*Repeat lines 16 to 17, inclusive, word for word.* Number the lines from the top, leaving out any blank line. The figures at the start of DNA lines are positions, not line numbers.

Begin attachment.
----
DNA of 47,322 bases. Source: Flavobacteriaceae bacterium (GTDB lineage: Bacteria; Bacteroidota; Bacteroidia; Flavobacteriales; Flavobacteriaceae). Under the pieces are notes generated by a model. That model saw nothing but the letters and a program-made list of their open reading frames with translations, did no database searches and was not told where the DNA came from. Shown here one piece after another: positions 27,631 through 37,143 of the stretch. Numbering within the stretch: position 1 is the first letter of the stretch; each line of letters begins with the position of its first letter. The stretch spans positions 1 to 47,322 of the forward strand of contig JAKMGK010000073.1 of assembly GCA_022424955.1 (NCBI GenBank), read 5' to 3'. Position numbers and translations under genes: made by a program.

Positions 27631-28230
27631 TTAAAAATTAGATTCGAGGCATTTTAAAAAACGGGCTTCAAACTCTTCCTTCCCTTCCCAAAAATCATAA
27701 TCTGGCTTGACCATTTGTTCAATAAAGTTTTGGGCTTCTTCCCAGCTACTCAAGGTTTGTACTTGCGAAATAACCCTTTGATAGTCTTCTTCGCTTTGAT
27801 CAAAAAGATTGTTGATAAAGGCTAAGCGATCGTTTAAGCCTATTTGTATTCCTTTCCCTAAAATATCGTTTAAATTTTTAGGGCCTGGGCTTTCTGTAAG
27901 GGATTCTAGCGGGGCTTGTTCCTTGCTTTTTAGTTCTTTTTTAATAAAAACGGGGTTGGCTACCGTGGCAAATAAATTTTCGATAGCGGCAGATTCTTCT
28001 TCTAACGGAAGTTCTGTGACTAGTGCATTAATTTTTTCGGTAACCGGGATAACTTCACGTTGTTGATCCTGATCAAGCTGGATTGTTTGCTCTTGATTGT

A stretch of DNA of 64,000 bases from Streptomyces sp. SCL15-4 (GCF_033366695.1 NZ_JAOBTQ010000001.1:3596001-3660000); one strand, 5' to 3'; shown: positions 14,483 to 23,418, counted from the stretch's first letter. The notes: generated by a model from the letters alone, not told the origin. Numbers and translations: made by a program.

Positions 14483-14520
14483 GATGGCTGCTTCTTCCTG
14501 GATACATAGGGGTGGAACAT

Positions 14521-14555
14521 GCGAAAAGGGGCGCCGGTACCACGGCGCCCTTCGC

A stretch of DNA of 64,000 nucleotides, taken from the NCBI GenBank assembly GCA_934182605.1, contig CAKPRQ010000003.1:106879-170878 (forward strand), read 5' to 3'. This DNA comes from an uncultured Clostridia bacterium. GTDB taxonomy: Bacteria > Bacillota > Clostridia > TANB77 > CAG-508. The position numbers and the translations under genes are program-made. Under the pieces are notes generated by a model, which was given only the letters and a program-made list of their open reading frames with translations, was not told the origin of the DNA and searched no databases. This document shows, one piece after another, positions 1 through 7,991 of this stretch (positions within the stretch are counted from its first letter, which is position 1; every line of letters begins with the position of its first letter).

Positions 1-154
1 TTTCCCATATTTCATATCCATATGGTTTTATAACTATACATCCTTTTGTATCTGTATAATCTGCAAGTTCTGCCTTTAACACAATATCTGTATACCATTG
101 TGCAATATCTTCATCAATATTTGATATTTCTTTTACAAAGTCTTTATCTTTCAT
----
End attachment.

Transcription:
1 TTTCCCATATTTCATATCCATATGGTTTTATAACTATACATCCTTTTGTATCTGTATAATCTGCAAGTTCTGCCTTTAACACAATATCTGTATACCATTG
101 TGCAATATCTTCATCAATATTTGATATTTCTTTTACAAAGTCTTTATCTTTCAT